by Molly Lundberg
Today was the first day of work. After a night spent singing around the campfire, the crew was eager for the hard labor. However, they first had to wait a bit longer, and decided to play a game. Leaping into each other’s arms to the tune of “Row, Row, Row your Boat” drew some interesting glances from passersby.
The morning was spent learning plant salvaging techniques that would be applied for the rest of the week. The crew donned their new, shvanky, neon-tangerine vests proclaiming their status as VIP’s (volunteers in park).
Lunch on the rim of the canyon with Alison, a park geologist, was highlighted by a summary of the basic geology of the area. She came equipped with a life-size condor model, a geologic timeline of the earth, and a passion for the fifth dimension of the canyon (that is, the spiritual significance that the canyon brings to the individual beholding it).
After lunch, the crew continued rescuing pinon, juniper, cliffrose, yucca, and many others. The volunteers saw their efforts come to fruition when all the rescued plants were gathered together. The field was covered with pots and flats of salvaged plants, ready to be reintroduced to their new, safer habitat. At day’s end, some crew members were fortunate enough to see one of the fabled condors soaring high above the canyon.
The crew’s accolades on this sunny day are surely a sign of good things to come.
For some, spring break begins with moving into a posh hotel room in Florida and settling in for a week of tanning- but for the SCA spring break group, it began with a late-night arrival at our campground, fumbling around in the dark introducing themselves to people they couldn’t even see. The first-night dinner, sesame noodles with tofu or chicken, was amazing. But the freezing toes, hand washing in ice-cold water, and late-night serenade by wild coyotes, doubtlessly made some wonder why they hadn’t chosen the beach.
But the next day, after team-building games that thawed their toes, they made the trek to the grand canyon- and it became evident why they were all there. Thoughts ranged from “this ain’t real” to “it’s too big to comprehend.” All agreed that it looked like a picture. The group got introduced to the rim’s ecology through a plant walk, reveling in learning the names of mutton grass and ponderosa pine like the environmental geeks they are. A trip to the greenhouse introduced them to the work they’ll be doing for the week. All feel humbled and grateful to be part of this project, getting to know this magnificent place, and are looking forward to getting to work tomorrow.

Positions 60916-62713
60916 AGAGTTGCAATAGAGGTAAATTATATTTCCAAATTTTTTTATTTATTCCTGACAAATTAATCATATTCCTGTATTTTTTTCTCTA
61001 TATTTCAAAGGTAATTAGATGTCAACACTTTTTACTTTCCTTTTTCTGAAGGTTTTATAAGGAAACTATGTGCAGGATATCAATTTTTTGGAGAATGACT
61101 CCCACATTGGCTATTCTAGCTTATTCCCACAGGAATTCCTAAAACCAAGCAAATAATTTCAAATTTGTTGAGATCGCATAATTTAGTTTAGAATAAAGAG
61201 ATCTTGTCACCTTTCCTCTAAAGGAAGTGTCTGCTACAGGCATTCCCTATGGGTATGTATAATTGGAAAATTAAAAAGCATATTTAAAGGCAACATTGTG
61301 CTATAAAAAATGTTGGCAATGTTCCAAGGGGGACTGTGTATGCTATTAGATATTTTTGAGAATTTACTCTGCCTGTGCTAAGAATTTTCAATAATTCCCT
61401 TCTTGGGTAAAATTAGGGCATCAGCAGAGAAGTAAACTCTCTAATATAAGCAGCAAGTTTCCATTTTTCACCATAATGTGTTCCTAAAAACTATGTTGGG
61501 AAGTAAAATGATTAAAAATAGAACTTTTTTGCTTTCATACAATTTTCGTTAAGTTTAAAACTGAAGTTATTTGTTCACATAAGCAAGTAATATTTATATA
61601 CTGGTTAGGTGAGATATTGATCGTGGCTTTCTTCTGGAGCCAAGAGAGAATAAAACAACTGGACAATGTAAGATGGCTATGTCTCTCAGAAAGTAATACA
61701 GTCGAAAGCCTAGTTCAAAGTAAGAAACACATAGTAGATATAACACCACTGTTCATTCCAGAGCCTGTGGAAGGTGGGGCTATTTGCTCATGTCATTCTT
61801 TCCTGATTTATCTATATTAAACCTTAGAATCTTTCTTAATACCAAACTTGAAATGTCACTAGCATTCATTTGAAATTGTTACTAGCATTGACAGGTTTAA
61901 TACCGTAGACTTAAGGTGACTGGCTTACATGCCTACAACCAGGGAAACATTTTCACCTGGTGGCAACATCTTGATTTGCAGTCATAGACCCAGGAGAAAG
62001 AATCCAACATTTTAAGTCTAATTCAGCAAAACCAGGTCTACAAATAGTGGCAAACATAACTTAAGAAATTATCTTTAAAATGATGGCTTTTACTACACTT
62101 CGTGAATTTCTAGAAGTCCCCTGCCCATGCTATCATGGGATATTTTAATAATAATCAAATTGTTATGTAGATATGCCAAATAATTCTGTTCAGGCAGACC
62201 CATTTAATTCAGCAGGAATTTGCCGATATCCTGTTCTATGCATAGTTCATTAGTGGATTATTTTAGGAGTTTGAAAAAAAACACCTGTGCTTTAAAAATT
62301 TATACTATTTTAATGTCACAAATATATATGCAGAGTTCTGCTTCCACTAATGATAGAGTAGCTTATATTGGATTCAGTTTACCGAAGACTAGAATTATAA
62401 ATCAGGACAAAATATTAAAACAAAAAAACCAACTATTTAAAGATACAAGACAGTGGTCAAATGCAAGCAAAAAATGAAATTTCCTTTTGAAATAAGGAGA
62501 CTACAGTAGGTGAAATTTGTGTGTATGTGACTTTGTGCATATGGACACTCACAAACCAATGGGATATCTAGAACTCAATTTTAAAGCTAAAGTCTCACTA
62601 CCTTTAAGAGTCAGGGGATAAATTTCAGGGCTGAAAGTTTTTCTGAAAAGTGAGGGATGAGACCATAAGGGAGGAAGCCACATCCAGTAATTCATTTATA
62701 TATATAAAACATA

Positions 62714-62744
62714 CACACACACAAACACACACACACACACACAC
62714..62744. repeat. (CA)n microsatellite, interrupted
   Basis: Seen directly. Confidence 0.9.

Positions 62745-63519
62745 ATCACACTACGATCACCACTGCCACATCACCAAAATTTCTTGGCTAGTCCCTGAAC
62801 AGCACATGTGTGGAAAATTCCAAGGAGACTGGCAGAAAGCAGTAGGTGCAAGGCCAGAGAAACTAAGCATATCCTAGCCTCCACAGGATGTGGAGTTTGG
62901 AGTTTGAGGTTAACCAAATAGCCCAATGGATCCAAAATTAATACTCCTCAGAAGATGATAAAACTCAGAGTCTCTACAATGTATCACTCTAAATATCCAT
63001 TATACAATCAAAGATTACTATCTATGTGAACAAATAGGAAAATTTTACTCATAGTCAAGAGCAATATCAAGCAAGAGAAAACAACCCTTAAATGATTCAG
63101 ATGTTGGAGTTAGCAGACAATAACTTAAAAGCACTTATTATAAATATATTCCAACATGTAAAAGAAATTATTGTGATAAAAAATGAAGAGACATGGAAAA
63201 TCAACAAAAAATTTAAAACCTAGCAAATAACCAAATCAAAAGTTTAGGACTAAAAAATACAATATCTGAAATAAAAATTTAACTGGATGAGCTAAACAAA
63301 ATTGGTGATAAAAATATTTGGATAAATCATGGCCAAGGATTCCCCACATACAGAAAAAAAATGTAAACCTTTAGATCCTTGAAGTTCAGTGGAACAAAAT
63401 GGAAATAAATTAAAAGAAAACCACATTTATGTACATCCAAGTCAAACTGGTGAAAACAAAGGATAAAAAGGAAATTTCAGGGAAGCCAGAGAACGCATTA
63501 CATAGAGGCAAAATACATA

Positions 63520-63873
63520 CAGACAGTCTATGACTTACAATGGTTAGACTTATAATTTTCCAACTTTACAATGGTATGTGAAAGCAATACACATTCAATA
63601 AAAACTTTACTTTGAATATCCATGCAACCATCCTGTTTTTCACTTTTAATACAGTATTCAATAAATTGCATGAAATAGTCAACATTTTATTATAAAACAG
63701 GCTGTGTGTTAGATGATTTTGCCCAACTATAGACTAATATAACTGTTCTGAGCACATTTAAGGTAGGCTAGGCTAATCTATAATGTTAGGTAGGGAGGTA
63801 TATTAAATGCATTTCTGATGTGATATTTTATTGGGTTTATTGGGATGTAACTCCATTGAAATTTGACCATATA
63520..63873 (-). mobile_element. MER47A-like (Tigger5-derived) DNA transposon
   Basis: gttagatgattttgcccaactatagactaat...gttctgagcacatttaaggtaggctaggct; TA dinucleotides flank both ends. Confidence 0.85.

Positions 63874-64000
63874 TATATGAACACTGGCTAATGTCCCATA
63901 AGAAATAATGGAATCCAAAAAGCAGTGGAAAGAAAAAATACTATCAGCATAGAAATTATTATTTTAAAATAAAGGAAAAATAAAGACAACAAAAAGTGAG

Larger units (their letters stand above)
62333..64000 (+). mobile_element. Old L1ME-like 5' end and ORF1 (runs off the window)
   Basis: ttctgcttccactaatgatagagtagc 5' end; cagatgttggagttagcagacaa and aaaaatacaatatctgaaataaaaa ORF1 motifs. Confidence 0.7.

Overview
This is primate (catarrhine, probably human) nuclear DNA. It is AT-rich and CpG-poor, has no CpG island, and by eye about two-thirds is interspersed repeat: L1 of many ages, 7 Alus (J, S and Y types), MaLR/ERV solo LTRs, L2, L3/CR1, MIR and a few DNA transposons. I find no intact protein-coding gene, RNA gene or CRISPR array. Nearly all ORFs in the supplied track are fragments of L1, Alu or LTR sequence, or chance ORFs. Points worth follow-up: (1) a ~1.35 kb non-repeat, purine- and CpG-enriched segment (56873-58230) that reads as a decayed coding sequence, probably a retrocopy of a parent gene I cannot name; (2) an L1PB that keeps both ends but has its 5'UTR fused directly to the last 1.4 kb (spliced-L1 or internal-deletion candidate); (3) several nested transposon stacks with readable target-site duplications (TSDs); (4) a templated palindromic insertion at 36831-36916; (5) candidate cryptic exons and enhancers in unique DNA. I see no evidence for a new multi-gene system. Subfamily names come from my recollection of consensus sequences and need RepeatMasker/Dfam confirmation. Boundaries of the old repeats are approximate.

Stay tuned for photos as soon as the internet connection gods smile on us.
By Molly Lundberg, Sam Keller, and Rebecca Pike
The Alternative Spring Break program got off to a wonderful start on March 8th when staff arrived at the Grand Canyon. The drive up (literally) from Phoenix offered a wonderful example of how diverse the state of Arizona is in elevation and, therefore, weather and vegetation.
Everyone’s preconceived notion of the Grand Canyon was of a well staffed visitor’s park and a breathtaking canyon. What was not expected was the residential community of nearly 2000 people. An extended tour through the park’s road system uncovers residential homes, a school and library. It makes one wonder to think how it would feel to grow up and live in a place like the Grand Canyon National Park.
The first week of the ASB program is being spent on preparation for the 60 members who will be coming over the next two weeks. The kitchen coordinator, Emily Coulter, has been working on menu plans and kitchen organization. Sam Keller and Molly Lundberg, the crew leaders, have been getting to know that park, the future work sites and camp organization. The program coordinator, Rebecca Pike, arrived early and has filled in all the gaps. She is working hard on everything from site set-up, work plans, member travel matrices to photographing and measuring the inside of park shuttles.
The SCA staff has hit the ground running, fast! As the giant kitchen tent was erected and our base camp started to take shape the excitement for Alternative Spring Break has grown. The staff is working diligently and awaiting the arrival of our first batch of 30 members. The Grand Canyon, however, is quietly eroding, unaware of the impact that 60 dedicated college students are about to make.